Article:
On March 14, 1961, a USAF B-52 bomb based out of Mather Air Force Base near Sacramento, California, suffered a malfunction in the crew compartment pressurization system which triggered a decompression event. The depressurization of the bomber forced it to decrease its altitude to below 10,000 feet, and in so doing expended fuel at a faster rate than previously anticipated. Before rendezvous with a tanker aircraft could be arranged for refueling, the B-52 suffered fuel exhaustion and begun crashing.

At this point the crew bailed out at approximately 10,000 feet, except for the aircraft’s commander who elected to remain on the aircraft until 4,000 feet to steer the plane away from populated areas. The bomber crashed near Yuba City, California, with the force of the ground impact flinging the two nuclear weapons from the aircraft. However due to the aforementioned tightening of safety procedures and mechanisms after the “Goldsboro incident” months earlier, neither device either exploded or detonated and there was no nuclear contamination of the area.

20 Times Humanity Had a Close Call with Nuclear Weapons… and We Are Still Miraculously Here to Tell the Tales
B-52D Bomber. Wikimedia Commons.

16. Two nuclear bombs were (briefly) lost in a snowstorm in Maryland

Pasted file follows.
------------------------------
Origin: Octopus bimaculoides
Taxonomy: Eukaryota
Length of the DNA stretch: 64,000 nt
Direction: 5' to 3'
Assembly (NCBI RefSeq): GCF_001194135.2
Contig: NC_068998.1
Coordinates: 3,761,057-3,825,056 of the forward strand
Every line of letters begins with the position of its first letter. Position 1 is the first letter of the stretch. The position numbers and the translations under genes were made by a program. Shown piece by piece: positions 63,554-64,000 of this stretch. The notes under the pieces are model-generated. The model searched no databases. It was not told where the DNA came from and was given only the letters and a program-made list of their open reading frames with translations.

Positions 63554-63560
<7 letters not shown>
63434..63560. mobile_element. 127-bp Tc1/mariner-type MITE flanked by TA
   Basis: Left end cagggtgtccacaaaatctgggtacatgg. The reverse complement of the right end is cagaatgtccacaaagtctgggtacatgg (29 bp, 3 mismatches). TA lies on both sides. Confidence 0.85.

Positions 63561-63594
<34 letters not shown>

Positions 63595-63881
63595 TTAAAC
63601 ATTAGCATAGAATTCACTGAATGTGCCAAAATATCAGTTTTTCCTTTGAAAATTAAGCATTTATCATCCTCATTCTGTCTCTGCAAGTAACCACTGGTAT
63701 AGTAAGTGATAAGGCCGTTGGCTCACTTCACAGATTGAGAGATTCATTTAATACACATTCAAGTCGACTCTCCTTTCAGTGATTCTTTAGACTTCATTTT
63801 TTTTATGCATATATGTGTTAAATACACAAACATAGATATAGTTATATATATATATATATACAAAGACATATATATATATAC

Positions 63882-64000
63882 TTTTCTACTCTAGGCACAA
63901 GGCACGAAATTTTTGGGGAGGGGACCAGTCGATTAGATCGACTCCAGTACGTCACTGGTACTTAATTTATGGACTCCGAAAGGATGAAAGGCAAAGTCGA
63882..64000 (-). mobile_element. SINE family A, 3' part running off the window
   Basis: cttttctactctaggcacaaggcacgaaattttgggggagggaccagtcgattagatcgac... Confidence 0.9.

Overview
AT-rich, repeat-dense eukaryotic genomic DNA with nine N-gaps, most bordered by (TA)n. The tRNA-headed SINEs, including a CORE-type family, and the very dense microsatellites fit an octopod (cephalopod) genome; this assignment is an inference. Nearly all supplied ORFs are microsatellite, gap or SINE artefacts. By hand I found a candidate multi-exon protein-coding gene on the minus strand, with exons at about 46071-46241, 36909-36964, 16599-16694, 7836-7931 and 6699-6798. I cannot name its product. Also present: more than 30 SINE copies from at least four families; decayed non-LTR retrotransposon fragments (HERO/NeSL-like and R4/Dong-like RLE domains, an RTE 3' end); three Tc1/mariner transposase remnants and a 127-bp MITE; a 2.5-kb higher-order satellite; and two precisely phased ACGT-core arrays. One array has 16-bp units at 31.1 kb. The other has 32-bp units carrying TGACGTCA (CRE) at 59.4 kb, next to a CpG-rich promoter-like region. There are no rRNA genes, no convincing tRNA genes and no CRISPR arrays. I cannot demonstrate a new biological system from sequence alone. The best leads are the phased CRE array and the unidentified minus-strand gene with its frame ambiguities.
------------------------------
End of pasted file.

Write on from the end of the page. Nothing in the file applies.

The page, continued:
On January 13, 1964, a USAF B-52D bomber on airborne alert duty en route from Westover Air Force Base near Chicopee Falls, Massachusetts to its home base of Turner Air Force Base in Albany, Georgia, encountered a harsh winter storm and extreme turbulence. Requesting permission to increase altitude to evade incoming dangerous turbulence at 29,500, the aircraft proceeded to climb to 33,00 feet. During this ascent the bomber encountered historic turbulence with such ferocity to cause structural failure in the military aircraft.

Of the five crew members aboard the B-52 only the pilot and co-pilot survived the crash, with the radar navigator failing to eject and dying upon impact whilst the gunner and navigator ejected but succumbed to exposure after successfully reaching the frozen ground. The aircraft crashed approximately 17 miles southwest of Cumberland, Maryland in an isolated mountainous and wooded area with wreckage scattered across a site roughly 100 square yards. As the bombs were in the tactical ferry configuration – meaning no mechanical or electrical connections had been made to the bomber, and the safing switches were in the “safe” position – neither bomb could detonate or explode. A subsequent recovery operation in the extreme weather was conducted, ultimately retrieving the intact devices from the aircraft’s wreckage which had been buried by over 14 inches of new snow.

20 Times Humanity Had a Close Call with Nuclear Weapons… and We Are Still Miraculously Here to Tell the Tales
The USS Ticonderoga in 1966 off the coast of Vietnam. Wikimedia Commons.

17. A nuclear bomb fell off an aircraft carrier in the Pacific Ocean and a nuclear submarine sunk in the Atlantic Ocean